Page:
Pavmed said earlier this week it will extend its heavily reduced $6 million IPO an additional 45 days.
The IPO was dramatically reduced in January, with the company announcing that it planned to float a reduced 1.2 million shares at $5 a piece. Pavmed expects the IPO to bring in $5.4 million after sales commissions but before expenses. The offering includes an 800,000-share over-allotment option, the company said.
That’s a far cry from the $23 million top end Pavmed listed when it registered the IPO last May. Pavmed is developing devices in 5 areas, according to its IPO registration: The PortIO long-term implantable vascular access device; the Caldus line disposable tissue ablation devices, including renal denervation for hypertension; the CarpX percutaneous device to treat carpal tunnel syndrome; the NextCath self-anchoring short-term catheter; and the NextFlo disposable infusion pump.
The new closure date for the offering will be April 28, the company said in an SEC filing.
The founders of Pavmed – Drs. Lishan Aklog and Brian deGuzman and Michael Glennon – were also behind Pavilion Medical Innovations, a medical device incubator built around a faster, low-cost development plan. Pavilion spun out Vortex Medical, acquired for $55 million in 2012 by AngioDynamics (NSDQ:ANGO), and Saphena Medical, which in March raised a $1.3 million round for its device to harvest veins for coronary artery bypass grafting.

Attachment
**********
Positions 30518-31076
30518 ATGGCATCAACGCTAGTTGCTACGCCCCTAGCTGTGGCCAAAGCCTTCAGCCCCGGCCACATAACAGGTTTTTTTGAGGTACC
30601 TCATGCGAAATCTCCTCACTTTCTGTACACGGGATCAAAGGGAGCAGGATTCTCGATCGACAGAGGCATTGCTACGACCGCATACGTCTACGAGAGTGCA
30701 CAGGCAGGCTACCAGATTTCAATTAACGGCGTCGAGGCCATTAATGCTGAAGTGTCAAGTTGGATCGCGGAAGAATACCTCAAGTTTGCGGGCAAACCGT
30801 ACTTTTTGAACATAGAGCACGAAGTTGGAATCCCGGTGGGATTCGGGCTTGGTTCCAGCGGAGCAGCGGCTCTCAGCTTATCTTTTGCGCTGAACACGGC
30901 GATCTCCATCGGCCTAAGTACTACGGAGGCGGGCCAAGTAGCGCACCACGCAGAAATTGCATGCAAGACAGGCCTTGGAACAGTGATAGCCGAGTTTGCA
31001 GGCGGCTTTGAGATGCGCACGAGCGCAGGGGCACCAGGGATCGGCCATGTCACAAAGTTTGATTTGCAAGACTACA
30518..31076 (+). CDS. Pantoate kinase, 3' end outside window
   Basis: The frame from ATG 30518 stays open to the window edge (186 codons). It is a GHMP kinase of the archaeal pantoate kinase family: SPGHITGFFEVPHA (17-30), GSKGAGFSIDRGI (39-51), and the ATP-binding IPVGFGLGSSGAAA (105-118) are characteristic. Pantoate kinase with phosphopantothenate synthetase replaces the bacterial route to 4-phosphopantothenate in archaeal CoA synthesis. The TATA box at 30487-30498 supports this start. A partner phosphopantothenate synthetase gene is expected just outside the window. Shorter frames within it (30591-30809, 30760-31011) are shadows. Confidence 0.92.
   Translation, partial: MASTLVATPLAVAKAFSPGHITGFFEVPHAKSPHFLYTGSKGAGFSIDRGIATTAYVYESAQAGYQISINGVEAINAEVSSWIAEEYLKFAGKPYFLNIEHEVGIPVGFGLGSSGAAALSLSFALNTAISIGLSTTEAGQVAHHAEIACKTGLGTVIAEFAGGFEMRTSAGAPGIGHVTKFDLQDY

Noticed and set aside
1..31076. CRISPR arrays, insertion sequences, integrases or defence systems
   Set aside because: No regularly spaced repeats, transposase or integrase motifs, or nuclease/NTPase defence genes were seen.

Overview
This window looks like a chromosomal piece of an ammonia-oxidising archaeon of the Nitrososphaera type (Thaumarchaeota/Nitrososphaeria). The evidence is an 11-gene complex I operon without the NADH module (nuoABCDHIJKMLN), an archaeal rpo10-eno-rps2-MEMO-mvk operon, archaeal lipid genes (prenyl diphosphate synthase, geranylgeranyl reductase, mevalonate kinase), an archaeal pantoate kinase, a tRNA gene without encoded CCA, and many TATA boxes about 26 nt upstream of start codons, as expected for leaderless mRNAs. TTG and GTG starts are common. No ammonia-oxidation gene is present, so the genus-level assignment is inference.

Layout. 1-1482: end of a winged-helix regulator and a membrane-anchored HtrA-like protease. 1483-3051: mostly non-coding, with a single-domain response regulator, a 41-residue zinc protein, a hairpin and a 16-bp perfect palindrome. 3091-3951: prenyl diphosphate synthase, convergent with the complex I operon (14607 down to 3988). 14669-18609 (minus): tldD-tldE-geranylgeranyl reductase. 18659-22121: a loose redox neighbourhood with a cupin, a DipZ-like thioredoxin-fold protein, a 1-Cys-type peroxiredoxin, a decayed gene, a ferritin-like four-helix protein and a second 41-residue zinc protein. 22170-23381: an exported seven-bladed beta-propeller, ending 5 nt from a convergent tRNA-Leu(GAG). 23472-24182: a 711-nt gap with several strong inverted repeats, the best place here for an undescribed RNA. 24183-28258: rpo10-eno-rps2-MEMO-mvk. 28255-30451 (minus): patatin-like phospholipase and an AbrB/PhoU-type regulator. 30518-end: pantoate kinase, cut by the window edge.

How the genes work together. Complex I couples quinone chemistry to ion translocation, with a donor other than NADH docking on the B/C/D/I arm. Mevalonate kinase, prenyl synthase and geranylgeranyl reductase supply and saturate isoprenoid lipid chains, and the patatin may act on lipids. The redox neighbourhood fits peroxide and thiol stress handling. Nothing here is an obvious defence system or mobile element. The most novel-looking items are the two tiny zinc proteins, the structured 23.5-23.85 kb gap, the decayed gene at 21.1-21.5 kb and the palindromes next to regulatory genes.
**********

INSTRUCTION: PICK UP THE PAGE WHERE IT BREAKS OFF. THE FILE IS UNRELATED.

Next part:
Pavilion also created Kaleidoscope Medical, which is developing a reversible inferior vena cava filter, and Cruzar Medsystems and its Houdini peripheral chronic total occlusion device. All 4 companies raised just $1.5 million to $3.5 million and “rapidly advance their products,” according to Pavmed’s original filing last year. In the case of Vortex Medical, the AngioVac system won 510(k) clearance from the FDA 16 months after its founding. Saphena won 510(k) clearance for VenaPax in 18 months and has had it on the market since last October, according to the filing.
Aklog, deGuzman and Glennon are betting that their formula for commercializing single-product companies can be applied to a company making multiple devices, dramatically slashing the estimated $30 million and 5 years it typically takes to get to market.